But while pupils will delight in a snow day, it can be a real problem for working mums and dads.
Schools are often forced to close during adverse weather due to health and safety issues, and these decisions are usually taken by the head teachers.
They must assess a number of factors including whether children and staff can travel safely to and from school, and decide if the site will remain safe throughout the day.
A risk assessment takes into account the state of pathways, steps and slopes, conditions of the roads, the school's heating, lighting and water, catering, availability of public transport and the weather forecast.
Schools are advised to make a decision to close as early as possible, but sometimes it can be at the last minute leaving parents unable to work.
Snow rights for working parents:
Parents are entitled to take reasonable time off from work to deal with unexpected problems and you won't face disciplinary action or lose your job.
This is known as dependent leave, but you won't be paid for this time unless your contract says so.
Tracey Moss, employment expert at Citizens Advice told our sister paper Kent Live : "In an emergency, you are entitled to take time off to make sure your child is looked after. This is known as dependant leave. Your employer can’t refuse you dependent leave if you have no other choice, and you can’t be disciplined or sacked for taking the time off.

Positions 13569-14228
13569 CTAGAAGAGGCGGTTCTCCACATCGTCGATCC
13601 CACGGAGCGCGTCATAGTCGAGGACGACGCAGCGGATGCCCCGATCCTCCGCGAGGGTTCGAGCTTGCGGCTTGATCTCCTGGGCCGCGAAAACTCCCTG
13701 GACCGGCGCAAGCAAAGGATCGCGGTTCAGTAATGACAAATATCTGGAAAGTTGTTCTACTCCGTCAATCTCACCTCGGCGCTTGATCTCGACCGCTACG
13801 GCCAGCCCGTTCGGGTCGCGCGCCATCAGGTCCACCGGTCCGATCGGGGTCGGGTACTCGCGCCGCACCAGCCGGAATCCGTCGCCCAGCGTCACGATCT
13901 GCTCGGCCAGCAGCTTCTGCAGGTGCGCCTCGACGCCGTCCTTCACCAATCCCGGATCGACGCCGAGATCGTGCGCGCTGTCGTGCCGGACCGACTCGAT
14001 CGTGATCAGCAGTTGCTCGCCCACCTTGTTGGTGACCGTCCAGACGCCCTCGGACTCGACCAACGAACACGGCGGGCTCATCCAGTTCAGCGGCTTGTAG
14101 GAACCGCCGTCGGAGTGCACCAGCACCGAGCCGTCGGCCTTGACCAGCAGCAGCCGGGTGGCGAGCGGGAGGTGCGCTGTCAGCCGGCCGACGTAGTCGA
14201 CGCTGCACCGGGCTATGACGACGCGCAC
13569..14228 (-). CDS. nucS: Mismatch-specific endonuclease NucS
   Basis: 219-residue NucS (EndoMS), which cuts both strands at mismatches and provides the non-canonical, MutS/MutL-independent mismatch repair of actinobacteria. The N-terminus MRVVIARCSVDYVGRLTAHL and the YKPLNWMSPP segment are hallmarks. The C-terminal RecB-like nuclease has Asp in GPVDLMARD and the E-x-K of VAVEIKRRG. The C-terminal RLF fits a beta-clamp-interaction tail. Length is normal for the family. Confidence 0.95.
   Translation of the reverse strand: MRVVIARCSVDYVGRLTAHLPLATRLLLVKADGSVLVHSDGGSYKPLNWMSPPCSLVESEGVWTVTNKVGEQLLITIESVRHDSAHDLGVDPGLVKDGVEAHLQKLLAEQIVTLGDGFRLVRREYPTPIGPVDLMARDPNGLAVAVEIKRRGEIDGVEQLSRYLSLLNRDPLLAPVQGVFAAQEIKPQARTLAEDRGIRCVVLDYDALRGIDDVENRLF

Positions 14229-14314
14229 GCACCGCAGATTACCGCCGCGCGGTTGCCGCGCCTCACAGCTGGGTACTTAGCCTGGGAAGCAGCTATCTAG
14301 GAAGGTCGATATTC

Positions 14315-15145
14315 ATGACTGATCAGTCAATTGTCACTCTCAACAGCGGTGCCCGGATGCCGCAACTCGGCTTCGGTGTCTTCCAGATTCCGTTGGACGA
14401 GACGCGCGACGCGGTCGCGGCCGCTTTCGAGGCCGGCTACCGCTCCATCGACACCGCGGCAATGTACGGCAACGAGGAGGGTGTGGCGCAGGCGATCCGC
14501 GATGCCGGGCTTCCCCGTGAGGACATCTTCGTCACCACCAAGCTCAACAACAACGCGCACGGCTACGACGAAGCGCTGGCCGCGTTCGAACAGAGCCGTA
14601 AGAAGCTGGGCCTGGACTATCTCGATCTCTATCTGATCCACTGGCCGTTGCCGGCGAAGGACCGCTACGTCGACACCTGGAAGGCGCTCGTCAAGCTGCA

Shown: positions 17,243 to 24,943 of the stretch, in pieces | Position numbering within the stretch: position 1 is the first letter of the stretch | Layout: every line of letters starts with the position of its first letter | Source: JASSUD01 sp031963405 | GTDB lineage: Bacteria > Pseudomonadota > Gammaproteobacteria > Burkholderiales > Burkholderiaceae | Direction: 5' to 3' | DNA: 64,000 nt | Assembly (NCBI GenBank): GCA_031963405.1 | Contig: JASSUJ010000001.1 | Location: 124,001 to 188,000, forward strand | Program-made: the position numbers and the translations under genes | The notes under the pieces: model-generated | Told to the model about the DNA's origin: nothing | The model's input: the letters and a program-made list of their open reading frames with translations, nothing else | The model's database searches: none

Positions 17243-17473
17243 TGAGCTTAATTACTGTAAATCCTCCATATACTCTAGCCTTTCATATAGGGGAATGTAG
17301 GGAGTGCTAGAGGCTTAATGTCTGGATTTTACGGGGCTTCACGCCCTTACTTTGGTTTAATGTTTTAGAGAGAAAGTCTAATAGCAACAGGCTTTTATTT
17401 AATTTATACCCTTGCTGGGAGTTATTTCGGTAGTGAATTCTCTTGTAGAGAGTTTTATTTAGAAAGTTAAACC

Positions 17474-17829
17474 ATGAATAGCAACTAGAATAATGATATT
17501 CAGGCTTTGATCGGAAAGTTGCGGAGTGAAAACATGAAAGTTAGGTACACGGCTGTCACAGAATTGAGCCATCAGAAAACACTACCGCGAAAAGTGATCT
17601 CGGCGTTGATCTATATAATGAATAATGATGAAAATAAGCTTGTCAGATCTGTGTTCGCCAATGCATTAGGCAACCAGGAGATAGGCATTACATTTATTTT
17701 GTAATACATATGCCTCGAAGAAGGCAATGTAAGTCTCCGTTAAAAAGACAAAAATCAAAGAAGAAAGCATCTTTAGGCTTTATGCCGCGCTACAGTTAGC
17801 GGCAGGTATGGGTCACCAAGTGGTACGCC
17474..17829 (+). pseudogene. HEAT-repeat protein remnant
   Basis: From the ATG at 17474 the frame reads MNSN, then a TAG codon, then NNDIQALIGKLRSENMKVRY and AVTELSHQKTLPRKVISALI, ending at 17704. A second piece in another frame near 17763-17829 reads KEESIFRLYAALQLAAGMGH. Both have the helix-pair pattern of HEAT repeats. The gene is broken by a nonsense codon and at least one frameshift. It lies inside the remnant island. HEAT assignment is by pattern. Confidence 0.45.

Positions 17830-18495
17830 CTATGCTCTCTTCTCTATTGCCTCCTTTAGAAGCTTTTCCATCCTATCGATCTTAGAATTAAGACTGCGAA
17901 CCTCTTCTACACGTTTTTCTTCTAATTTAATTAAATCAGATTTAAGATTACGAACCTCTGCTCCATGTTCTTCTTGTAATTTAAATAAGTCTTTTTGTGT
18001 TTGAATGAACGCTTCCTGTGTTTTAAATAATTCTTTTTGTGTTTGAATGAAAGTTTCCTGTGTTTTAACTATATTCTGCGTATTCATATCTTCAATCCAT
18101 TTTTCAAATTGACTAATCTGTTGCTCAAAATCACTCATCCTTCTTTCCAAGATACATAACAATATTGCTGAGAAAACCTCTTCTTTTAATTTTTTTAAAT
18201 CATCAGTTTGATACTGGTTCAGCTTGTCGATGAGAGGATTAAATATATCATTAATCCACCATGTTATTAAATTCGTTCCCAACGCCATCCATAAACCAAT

"If your employer won’t give you time off, or has disciplined you for having to look after your child, contact your nearest Citizens Advice for help."
Parents who have worked with their employer for at least a year are also entitled to parental leave.
Each employee is entitled to up to 18 weeks’ leave for each child and adopted child, up to their fifth birthday – or 18th if the child has a disability.
The limit on how much parental leave each parent can take a year is four weeks.
You must take parental leave as whole weeks rather than odd days, unless your employer agrees otherwise or your child is disabled.
Eligible employees can request this type of leave to:
- Spend more time with their children
- Look at new schools
- Settle children into new childcare arrangements
- Spend more time with family, such as visiting grandparents
To qualify, you must:
- Have worked in the organisation for more than a year
- Have "parental responsibility" for the child, as defined under the Children Act 1989
- Be named on the child's birth certificate or have obtained formal legal parental responsibilities
Keep up to date with any Cheshire school closures on our website www.chesterchronicle.co.uk .